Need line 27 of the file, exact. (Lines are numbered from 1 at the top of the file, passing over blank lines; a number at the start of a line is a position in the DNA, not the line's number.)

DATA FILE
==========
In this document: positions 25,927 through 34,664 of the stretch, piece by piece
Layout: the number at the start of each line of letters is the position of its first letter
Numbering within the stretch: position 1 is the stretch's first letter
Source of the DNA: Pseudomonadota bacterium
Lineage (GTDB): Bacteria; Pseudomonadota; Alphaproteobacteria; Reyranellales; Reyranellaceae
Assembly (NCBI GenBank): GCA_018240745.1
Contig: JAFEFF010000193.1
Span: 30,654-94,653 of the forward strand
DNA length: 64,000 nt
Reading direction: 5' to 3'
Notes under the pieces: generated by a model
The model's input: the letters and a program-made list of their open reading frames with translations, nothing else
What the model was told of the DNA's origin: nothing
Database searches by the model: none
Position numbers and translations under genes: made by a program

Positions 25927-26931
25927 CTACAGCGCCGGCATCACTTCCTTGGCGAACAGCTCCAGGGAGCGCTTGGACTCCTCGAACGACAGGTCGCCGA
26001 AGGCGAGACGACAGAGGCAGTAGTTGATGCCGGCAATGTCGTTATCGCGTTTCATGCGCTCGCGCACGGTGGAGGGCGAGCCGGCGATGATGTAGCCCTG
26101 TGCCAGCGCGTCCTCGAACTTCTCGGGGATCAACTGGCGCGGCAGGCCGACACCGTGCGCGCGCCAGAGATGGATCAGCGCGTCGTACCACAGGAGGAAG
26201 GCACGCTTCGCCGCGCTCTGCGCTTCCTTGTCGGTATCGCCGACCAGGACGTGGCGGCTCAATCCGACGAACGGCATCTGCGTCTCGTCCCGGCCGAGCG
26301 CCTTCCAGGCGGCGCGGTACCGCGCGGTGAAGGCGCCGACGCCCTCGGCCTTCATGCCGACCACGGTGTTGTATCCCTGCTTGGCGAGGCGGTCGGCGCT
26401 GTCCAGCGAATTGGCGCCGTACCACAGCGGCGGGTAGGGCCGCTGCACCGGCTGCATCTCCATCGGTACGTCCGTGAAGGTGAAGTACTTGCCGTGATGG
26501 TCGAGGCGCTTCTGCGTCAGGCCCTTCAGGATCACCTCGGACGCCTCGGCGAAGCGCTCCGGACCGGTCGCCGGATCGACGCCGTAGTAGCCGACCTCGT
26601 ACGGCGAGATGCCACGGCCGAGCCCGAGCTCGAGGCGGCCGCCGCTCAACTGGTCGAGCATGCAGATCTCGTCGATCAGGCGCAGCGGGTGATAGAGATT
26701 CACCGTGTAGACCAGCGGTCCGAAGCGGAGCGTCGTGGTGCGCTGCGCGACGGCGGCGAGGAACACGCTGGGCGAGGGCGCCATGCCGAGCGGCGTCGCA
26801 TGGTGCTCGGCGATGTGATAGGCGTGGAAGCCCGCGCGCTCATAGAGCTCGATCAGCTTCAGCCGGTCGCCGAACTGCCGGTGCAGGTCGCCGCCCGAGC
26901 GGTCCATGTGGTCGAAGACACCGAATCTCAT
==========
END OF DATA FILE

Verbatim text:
26901 GGTCCATGTGGTCGAAGACACCGAATCTCAT